The 2015 Volvo S60 Polestar immediately stands out from the rest of the offerings in the Volvo showroom, especially if it's wearing Rebel Blue paint - one of only two available colors from the factory.  The S60 Polestar has been given the full aero treatment, which means a special front bumper that features a two-part splitter, a honeycomb lower grille, and a Polestar badge beside the diagonal Volvo logo that bisects the upper grille.  There's also a matching Polestar badge on the trunk, a spoiler integrated into the trunk lid, 3.5-inch dual exhaust tips peeking out from under the rear bumper/splitter, and 20-inch rims finished in dark powdered pewter.  It's an extroverted statement if ever there was one from Volvo, and it's a good match for the style-first philosophy that has been guiding the brand for the past several years.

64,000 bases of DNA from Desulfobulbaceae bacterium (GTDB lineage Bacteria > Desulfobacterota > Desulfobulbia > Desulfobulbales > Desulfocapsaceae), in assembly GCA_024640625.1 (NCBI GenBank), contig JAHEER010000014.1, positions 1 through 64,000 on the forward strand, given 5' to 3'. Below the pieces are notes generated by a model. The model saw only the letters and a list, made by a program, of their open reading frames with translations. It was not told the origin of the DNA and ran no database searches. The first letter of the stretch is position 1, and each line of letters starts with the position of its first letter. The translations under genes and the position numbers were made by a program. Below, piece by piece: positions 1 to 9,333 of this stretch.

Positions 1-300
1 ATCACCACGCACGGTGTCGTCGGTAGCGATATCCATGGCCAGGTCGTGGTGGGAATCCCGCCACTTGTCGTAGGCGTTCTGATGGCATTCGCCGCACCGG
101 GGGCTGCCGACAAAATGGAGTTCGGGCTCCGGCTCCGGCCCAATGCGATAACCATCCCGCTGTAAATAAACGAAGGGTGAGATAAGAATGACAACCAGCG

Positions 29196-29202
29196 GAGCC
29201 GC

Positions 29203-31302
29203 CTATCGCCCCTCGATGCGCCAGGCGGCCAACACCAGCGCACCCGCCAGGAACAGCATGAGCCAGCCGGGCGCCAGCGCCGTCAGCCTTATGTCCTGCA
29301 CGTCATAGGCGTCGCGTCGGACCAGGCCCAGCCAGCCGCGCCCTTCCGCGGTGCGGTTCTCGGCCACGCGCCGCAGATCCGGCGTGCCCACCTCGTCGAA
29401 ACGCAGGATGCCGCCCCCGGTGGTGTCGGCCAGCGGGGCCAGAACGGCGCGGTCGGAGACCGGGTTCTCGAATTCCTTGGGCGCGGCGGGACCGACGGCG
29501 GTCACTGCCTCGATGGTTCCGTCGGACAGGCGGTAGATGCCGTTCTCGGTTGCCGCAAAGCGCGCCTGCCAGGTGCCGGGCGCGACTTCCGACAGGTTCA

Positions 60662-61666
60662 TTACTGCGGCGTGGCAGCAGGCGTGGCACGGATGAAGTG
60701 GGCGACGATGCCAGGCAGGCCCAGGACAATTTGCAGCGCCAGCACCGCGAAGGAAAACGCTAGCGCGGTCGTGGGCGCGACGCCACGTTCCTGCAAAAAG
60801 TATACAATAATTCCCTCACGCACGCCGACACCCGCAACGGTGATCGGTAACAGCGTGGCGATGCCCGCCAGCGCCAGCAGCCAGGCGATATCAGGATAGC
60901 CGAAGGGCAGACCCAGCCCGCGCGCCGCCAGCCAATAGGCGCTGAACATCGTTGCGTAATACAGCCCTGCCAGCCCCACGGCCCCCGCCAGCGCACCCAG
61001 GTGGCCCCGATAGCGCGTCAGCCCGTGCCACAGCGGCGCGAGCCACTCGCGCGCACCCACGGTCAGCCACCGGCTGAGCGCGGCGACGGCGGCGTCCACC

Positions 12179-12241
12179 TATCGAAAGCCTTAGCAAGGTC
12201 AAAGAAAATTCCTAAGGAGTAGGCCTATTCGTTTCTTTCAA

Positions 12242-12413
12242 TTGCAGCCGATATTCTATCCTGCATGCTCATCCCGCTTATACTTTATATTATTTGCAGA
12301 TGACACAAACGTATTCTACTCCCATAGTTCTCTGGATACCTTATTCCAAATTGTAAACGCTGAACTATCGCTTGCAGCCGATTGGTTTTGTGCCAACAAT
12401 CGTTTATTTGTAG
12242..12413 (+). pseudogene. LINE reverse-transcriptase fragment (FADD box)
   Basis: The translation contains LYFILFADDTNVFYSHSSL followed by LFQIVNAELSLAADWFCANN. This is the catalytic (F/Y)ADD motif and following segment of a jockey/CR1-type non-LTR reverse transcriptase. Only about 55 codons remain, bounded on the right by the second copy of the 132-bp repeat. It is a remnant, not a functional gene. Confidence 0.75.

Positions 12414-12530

Open the S60 Polestar's driver's door and you're greeted with a somewhat less cohesive set of cues.  The Polestar shares the same general cabin layout as the lesser T6 R-Design edition of the S60 sedan, which means a dated-looking center stack capped by a small LCD screen, an unusually-minimalist dash, and large expanses of empty black plastic.  There are several special-to-the-Polestar touches to be found, of course, including Rebel Blue stitching on the steering wheel and sport seats, custom door panel inlays, carbon fiber-look trim on the center console, and an illuminated, Polestar-badged shift knob, but I couldn't help feeling as though the S60's interior had me stuck in a bit of a time warp.

 Photo by Benjamin Hunting

Photo by Benjamin Hunting

2015 Volvo S60 Polestar Review: Comfort and Cargo

  • The 2015 Volvo S60 Polestar does not introduce any new comfort or cargo features as compared to last year's S60 T6 R-Design model.